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A little snacky, a little seasonal, and a lot of glorified grandma.

Little Oyster Sandwiches

The Dutch serves New York’s quintessential bivalve on the half-shell, in massive shellfish platters, and fried and tucked into house-baked buns with pickled-okra sauce.

Photo: Danny Kim

Chicken Paprikás

Just like your Yorkville grandma used to make, if she made hers with hot, sweet, and smoked paprika and chicken that was variously braised, roasted, and smoked.

Photo: Danny Kim

Egg Okonomiyaki

The Japanese savory pancake, Dutchified with house-smoked pork belly and bonito flakes shaved to order.

Photo: Danny Kim

Apple-Rhubarb-Rose Pie

As American as apple pie, aromatized with Lebanese rosewater.

Photo: Danny Kim

Stuffed Trout

Is there anything more American than wrapping something in bacon? Well, there’s stuffing with corn bread and then wrapping with bacon, as Carmellini does to this trout.

Photo: Danny Kim

Devil’s-Food Cake

It’s finished with black-pepper boiled icing and served with White Russian ice cream.

Photo: Danny Kim

Corn Bread

Pastry chef Kierin Baldwin bakes almost everything in-house, including corn bread served in lieu of a bread basket.

Photo: Danny Kim

Dressed Crab, Bloody Mary, Green Goddess

A crab dish inspired by a classic cocktail and a classic dressing, both invented in the twenties.

Photo: Danny Kim

Housemade Hot Sauce (Left)

Comes in handy for barrio tripe.

Housemade Steak Sauce

Dry-aged bone-in New York strip and beef-rib chop for two, served separately.

Photo: Danny Kim

Dutch Baby, Lemon Marmalade

The dish that gives fallen soufflés a good name.

Photo: Danny Kim

Barroom

Oak tables, custom light fixtures, and vintage Friso Kramer chairs.

Photo: Danny Kim

Barroom

Elevated corner table.

Photo: Danny Kim

Bar by Night (Open to 2 a.m.)

Counter space by day, for takeout breakfast pastries and lunch sandwiches.

Photo: Danny Kim

The Oyster Room

The focal point is this simple wood bar, with swivel stools bolted into the floor.

Photo: Melissa Hom

The passageway from the oyster room to the dining room is equipped with temperature-controlled wine cabinets.

Photo: Melissa Hom

Dining Room

The clubby back dining room has leather booths, a working fireplace, and schoolhouse chairs.

Photo: Melissa Hom

A little snacky, a little seasonal, and a lot of glorified grandma.

Slide Header

For me, the high point of the show is this, which manages simultaneously to be a painting, a force field, and an electromagnetic visual discharge. This is an artist sloughing off old consciousness, making something he doesn’t even know is art, giving up nearly all known languages of painting, and maybe violating the laws of nature by making something that seemingly puts off more energy than went into making it.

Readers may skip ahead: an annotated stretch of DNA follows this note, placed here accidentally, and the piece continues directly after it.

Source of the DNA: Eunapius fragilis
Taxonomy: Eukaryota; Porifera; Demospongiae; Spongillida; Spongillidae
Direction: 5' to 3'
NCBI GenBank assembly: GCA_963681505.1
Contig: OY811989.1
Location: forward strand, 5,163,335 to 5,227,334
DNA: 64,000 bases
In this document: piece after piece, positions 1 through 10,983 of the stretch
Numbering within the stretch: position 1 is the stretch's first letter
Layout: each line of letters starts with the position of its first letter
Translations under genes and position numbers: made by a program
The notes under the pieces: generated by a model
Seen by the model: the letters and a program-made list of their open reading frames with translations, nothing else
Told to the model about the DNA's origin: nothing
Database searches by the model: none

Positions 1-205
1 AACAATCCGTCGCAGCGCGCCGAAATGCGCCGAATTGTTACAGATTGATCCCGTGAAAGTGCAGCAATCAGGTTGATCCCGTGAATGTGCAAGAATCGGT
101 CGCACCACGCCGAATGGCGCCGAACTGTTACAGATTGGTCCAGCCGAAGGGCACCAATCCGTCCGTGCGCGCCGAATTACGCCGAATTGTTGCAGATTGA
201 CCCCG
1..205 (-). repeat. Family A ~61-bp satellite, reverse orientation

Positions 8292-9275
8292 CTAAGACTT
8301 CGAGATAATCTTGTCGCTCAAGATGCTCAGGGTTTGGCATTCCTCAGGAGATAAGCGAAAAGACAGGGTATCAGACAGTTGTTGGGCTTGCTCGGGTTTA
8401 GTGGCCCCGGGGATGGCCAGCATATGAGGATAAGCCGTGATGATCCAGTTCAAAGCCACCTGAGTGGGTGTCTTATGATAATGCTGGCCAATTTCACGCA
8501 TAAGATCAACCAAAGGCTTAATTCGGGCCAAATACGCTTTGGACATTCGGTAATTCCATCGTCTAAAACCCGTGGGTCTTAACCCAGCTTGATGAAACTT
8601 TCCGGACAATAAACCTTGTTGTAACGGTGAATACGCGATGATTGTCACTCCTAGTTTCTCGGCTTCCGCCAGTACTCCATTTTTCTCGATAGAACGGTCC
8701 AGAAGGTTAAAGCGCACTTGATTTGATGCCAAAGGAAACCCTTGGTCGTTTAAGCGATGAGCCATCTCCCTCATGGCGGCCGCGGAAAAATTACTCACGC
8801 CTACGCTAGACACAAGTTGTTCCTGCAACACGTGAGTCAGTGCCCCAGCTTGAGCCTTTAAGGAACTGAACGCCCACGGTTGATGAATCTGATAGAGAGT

Photo: Danny Kim

A little snacky, a little seasonal, and a lot of glorified grandma.

Slide Header

For me, the high point of the show is this, which manages simultaneously to be a painting, a force field, and an electromagnetic visual discharge. This is an artist sloughing off old consciousness, making something he doesn’t even know is art, giving up nearly all known languages of painting, and maybe violating the laws of nature by making something that seemingly puts off more energy than went into making it.

Photo: Danny Kim

A little snacky, a little seasonal, and a lot of glorified grandma.

Slide Header

For me, the high point of the show is this, which manages simultaneously to be a painting, a force field, and an electromagnetic visual discharge. This is an artist sloughing off old consciousness, making something he doesn’t even know is art, giving up nearly all known languages of painting, and maybe violating the laws of nature by making something that seemingly puts off more energy than went into making it.

Photo: Danny Kim

A little snacky, a little seasonal, and a lot of glorified grandma.

Slide Header

For me, the high point of the show is this, which manages simultaneously to be a painting, a force field, and an electromagnetic visual discharge. This is an artist sloughing off old consciousness, making something he doesn’t even know is art, giving up nearly all known languages of painting, and maybe violating the laws of nature by making something that seemingly puts off more energy than went into making it.

Photo: Danny Kim
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